Episode 758: Can Trump Take The Money? : Planet Money The Constitution contains a paragraph known as the Emoluments Clause. It's 49 words meant to prevent foreign influence on US officials. How does it apply to a president with a global business empire?
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Episode 758: Can Trump Take The Money?

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Episode 758: Can Trump Take The Money?

Episode 758: Can Trump Take The Money?

Episode 758: Can Trump Take The Money?

  • Download
  • <iframe src="https://www.npr.org/player/embed/519704015/519740903" width="100%" height="290" frameborder="0" scrolling="no" title="NPR embedded audio player">
  • Transcript
American Philosophical Society. Gift of the Richard Bache Duane Family of New York, 2014
Louis Marie Sicardi, Miniature Portrait of Louis XVI (1784) Watercolor on ivory
American Philosophical Society. Gift of the Richard Bache Duane Family of New York, 2014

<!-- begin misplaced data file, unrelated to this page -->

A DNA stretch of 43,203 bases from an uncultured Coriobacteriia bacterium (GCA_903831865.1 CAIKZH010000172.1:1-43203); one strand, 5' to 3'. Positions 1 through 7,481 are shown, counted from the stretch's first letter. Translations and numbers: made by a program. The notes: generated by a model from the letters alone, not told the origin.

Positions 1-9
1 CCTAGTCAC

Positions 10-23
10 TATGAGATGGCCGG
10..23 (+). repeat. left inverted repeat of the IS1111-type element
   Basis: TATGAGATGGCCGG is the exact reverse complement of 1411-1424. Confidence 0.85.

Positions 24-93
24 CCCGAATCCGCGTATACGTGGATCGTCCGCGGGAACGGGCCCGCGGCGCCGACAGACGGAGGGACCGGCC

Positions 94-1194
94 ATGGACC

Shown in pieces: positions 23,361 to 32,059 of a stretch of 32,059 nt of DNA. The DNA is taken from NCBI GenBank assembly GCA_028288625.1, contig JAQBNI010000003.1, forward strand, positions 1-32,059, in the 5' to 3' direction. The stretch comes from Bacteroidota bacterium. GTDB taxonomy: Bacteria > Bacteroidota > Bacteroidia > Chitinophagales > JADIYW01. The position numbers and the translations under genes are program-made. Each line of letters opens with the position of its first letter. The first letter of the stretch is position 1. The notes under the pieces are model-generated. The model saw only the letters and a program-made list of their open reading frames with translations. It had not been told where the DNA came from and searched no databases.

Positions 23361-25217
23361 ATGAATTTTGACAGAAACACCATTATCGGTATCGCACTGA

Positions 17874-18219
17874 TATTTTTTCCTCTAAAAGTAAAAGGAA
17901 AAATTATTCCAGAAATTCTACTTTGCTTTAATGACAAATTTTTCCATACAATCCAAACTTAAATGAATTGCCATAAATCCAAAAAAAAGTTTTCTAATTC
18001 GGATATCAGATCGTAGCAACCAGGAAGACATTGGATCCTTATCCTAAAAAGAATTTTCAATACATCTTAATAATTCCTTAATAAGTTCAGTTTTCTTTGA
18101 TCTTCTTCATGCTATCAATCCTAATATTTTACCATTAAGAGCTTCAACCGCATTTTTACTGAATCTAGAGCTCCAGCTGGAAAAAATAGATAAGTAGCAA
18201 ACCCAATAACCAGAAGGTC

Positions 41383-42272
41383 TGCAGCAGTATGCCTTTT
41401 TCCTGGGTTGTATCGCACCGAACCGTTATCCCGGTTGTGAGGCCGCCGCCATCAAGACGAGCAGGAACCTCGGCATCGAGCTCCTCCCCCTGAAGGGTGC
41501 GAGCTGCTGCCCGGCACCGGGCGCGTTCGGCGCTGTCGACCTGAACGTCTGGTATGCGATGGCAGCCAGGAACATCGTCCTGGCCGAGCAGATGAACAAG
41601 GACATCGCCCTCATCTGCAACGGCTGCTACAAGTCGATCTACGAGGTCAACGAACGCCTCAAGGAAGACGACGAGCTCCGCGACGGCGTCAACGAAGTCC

In 1776, just after the U.S. declared independence, Benjamin Franklin traveled to France to serve as an ambassador. Franklin was a hit in Paris. When he returned home, King Louis XVI gave Franklin an extravagant gift - a portrait of the king ringed by 408 fine diamonds.

This gift kicked off a conversation among the Founding Fathers as they were drafting the constitution: Should politicians be able to benefit from their offices? How would we ensure elected officials stay independent? How do we prevent them from being influenced by foreign governments?

The founders wrote the Emoluments Clause into the U.S. Constitution.

It reads:

"No Title of Nobility shall be granted by the United States: And no Person holding any Office of Profit or Trust under them, shall, without the Consent of the Congress, accept of any present, Emolument, Office, or Title, of any kind whatever, from any King, Prince, or foreign State."

Now, these 49 words have been thrust into the spotlight.

A group of lawyers filed a suit against President Trump, days after he took office. They claim he is violating the Emoluments Clause. That he's profiting from his office: foreign diplomats are paying to stay in his hotels, the Apprentice airs on state-owned networks abroad, and China just granted the Trump name trademark protection.

We've never had a president like Donald Trump, and so we're only now testing the limits of the emoluments clause.

Today on the show: profits, diplomacy, ancient Rome, and a lawsuit against the president.

Music: "Superstandin" and "Come Back To Me." Find us: Twitter/ Facebook.

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